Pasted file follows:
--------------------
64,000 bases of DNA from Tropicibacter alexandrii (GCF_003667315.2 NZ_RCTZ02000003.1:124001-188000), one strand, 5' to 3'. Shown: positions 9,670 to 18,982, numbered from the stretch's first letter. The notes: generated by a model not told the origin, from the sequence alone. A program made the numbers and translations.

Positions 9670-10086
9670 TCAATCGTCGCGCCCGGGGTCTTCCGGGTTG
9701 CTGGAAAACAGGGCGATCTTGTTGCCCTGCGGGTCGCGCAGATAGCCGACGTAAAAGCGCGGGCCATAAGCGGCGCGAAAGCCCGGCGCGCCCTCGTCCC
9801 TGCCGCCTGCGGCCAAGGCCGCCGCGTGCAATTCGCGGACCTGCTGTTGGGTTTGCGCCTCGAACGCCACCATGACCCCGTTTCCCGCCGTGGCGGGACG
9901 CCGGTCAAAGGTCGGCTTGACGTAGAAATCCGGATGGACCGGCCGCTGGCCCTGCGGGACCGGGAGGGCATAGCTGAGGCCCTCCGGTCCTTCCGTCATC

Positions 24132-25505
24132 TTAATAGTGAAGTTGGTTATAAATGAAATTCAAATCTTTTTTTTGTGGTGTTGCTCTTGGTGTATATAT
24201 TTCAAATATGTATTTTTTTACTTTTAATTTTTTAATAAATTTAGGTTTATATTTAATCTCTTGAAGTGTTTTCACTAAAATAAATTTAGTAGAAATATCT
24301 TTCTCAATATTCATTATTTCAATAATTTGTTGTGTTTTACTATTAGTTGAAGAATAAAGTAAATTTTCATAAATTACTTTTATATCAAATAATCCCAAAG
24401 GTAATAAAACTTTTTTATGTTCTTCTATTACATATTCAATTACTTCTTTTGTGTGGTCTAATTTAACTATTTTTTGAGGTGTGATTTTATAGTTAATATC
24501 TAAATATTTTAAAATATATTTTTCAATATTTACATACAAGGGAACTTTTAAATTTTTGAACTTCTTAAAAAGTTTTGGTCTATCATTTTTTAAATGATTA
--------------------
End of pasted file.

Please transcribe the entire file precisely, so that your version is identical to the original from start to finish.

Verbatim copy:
64,000 bases of DNA from Tropicibacter alexandrii (GCF_003667315.2 NZ_RCTZ02000003.1:124001-188000), one strand, 5' to 3'. Shown: positions 9,670 to 18,982, numbered from the stretch's first letter. The notes: generated by a model not told the origin, from the sequence alone. A program made the numbers and translations.

Positions 9670-10086
9670 TCAATCGTCGCGCCCGGGGTCTTCCGGGTTG
9701 CTGGAAAACAGGGCGATCTTGTTGCCCTGCGGGTCGCGCAGATAGCCGACGTAAAAGCGCGGGCCATAAGCGGCGCGAAAGCCCGGCGCGCCCTCGTCCC
9801 TGCCGCCTGCGGCCAAGGCCGCCGCGTGCAATTCGCGGACCTGCTGTTGGGTTTGCGCCTCGAACGCCACCATGACCCCGTTTCCCGCCGTGGCGGGACG
9901 CCGGTCAAAGGTCGGCTTGACGTAGAAATCCGGATGGACCGGCCGCTGGCCCTGCGGGACCGGGAGGGCATAGCTGAGGCCCTCCGGTCCTTCCGTCATC

Positions 24132-25505
24132 TTAATAGTGAAGTTGGTTATAAATGAAATTCAAATCTTTTTTTTGTGGTGTTGCTCTTGGTGTATATAT
24201 TTCAAATATGTATTTTTTTACTTTTAATTTTTTAATAAATTTAGGTTTATATTTAATCTCTTGAAGTGTTTTCACTAAAATAAATTTAGTAGAAATATCT
24301 TTCTCAATATTCATTATTTCAATAATTTGTTGTGTTTTACTATTAGTTGAAGAATAAAGTAAATTTTCATAAATTACTTTTATATCAAATAATCCCAAAG
24401 GTAATAAAACTTTTTTATGTTCTTCTATTACATATTCAATTACTTCTTTTGTGTGGTCTAATTTAACTATTTTTTGAGGTGTGATTTTATAGTTAATATC
24501 TAAATATTTTAAAATATATTTTTCAATATTTACATACAAGGGAACTTTTAAATTTTTGAACTTCTTAAAAAGTTTTGGTCTATCATTTTTTAAATGATTA